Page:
I received this book for free from Publisher via NetGalley in exchange for an honest review. Thank you!! This does not affect my opinion of the book or the content of my review.All the Rage by Courtney Summers
Published by St. Martin's Griffin on April 14th, 2015
Genres: Abuse, Contemporary, Young Adult
Source: Publisher via NetGalley
The sheriff’s son, Kellan Turner, is not the golden boy everyone thinks he is, and Romy Grey knows that for a fact. Because no one wants to believe a girl from the wrong side of town, the truth about him has cost her everything—friends, family, and her community. Branded a liar and bullied relentlessly by a group of kids she used to hang out with, Romy’s only refuge is the diner where she works outside of town. No one knows her name or her past there; she can finally be anonymous. But when a girl with ties to both Romy and Kellan goes missing after a party, and news of him assaulting another girl in a town close by gets out, Romy must decide whether she wants to fight or carry the burden of knowing more girls could get hurt if she doesn’t speak up. Nobody believed her the first time—and they certainly won’t now — but the cost of her silence might be more than she can bear.
With a shocking conclusion and writing that will absolutely knock you out, All the Rage examines the shame and silence inflicted upon young women after an act of sexual violence, forcing us to ask ourselves: In a culture that refuses to protect its young girls, how can they survive?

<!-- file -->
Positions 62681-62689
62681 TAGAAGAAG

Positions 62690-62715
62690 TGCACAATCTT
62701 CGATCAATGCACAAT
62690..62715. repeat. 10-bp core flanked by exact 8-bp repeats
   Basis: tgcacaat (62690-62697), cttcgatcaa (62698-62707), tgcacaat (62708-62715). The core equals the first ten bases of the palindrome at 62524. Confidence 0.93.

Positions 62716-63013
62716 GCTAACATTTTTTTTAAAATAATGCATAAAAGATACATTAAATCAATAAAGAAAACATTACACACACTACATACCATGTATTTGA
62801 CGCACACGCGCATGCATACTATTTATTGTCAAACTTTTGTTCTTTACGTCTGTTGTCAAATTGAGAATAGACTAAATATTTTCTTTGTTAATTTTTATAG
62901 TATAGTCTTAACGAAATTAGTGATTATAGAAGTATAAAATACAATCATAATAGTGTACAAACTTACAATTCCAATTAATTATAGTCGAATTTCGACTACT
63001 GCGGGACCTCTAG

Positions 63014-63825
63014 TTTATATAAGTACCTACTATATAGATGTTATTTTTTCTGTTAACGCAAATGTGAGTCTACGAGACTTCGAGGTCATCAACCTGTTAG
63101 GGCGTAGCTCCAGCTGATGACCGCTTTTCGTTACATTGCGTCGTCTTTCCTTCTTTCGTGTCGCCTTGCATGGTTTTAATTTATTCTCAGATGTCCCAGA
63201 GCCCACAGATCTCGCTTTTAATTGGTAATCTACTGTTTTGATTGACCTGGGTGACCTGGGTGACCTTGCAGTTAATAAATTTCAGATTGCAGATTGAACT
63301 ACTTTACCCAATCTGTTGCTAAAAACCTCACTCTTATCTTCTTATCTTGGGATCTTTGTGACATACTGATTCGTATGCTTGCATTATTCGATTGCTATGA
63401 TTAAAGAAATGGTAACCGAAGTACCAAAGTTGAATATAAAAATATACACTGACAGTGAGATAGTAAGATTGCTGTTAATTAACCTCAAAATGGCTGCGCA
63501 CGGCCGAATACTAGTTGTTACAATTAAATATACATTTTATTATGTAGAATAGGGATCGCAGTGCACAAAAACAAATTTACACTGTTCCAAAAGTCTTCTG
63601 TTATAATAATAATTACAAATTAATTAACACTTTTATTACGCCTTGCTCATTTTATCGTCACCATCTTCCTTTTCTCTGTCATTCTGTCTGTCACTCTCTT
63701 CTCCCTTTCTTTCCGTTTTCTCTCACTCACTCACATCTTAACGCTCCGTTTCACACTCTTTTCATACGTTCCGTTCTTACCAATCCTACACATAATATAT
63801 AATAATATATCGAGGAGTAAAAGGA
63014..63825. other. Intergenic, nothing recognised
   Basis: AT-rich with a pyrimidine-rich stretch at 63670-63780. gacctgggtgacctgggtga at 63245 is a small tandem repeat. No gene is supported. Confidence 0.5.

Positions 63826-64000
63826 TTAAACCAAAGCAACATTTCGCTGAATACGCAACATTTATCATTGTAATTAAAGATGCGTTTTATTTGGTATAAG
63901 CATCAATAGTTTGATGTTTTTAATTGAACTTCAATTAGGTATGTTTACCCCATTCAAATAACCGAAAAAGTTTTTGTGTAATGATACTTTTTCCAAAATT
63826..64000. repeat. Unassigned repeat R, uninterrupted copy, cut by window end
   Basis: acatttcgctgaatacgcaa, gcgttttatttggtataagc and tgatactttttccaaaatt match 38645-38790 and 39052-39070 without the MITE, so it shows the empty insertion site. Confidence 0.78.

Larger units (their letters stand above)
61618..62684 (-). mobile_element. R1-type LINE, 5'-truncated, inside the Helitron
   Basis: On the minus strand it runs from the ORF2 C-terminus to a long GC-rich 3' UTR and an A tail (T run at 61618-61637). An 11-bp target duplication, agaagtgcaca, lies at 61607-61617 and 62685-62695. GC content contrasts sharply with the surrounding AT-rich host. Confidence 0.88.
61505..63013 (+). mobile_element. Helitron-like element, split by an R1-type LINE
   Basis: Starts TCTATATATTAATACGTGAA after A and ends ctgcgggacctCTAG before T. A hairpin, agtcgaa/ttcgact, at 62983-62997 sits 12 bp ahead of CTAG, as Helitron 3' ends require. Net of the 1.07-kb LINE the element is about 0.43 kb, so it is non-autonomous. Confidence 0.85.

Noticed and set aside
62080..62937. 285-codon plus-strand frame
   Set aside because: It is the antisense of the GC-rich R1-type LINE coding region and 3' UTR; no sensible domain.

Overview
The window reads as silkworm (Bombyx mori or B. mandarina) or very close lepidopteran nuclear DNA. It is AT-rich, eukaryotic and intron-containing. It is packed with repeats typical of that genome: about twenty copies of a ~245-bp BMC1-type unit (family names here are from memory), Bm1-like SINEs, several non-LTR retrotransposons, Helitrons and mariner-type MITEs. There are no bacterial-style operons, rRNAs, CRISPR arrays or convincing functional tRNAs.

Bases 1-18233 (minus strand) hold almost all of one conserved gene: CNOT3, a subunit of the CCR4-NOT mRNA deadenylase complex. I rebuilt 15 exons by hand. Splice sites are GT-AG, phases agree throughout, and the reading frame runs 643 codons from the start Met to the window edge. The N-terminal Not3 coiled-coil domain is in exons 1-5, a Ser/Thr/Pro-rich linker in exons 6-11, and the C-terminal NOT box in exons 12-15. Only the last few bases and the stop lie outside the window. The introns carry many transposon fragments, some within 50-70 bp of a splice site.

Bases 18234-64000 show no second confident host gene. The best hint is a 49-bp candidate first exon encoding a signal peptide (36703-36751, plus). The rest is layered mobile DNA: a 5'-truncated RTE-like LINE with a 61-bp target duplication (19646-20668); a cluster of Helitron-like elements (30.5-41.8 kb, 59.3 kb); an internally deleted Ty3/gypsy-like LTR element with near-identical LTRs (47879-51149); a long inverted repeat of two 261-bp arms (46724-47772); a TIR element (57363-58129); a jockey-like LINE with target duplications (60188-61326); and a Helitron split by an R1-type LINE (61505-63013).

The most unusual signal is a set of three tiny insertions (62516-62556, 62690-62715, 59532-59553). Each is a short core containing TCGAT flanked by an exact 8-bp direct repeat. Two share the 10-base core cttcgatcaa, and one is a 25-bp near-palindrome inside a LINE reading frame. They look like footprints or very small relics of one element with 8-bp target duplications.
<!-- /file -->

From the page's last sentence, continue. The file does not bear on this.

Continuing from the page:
I’d never before read a book by Courtney Summers, but I’ve been hearing amazing things about them all the time. So when the opportunity arose to read All the Rage, I figured I should grab it. I was slightly scared of it, because books with such heavy topics are usually far outside my comfort zone. But the subject matter is important, and I wanted to see how this could completely crush my feels. All the Rage is an important and powerful book, for sure.
If you missed it in the blurb, All the Rage is about Romy, a rape victim, who is subsequently ostracized in her community. It paints a painful and realistic portrait of our society today, which jumps so eagerly to victim blaming and silencing. When Romy’s accusation comes out, she is not only cut off from her friends, but she’s bullied in school and becomes a shell of the person she used to be. She has certain compulsions that keep her going, but she’s barely holding on. When people refused to believe her and silenced her to prevent more drama, they effectively killed her.
As you might expect, All the Rage is heavy. It’s powerful and painful and will make you hate society for being so messed up. Stories like these happen far too often, and when you see the way that Romy is treated in this small town where everybody knows everybody’s business, you may just lose faith in humanity. Romy’s hopelessness will assault your feels when, for example, she hopes a pregnant woman doesn’t have a girl. She hopes it’s not a girl, because life would just be way too hard for her. Let it be a boy, because things would be so much easier. Excuse me while I dab at the water that is leaking out of my eyes.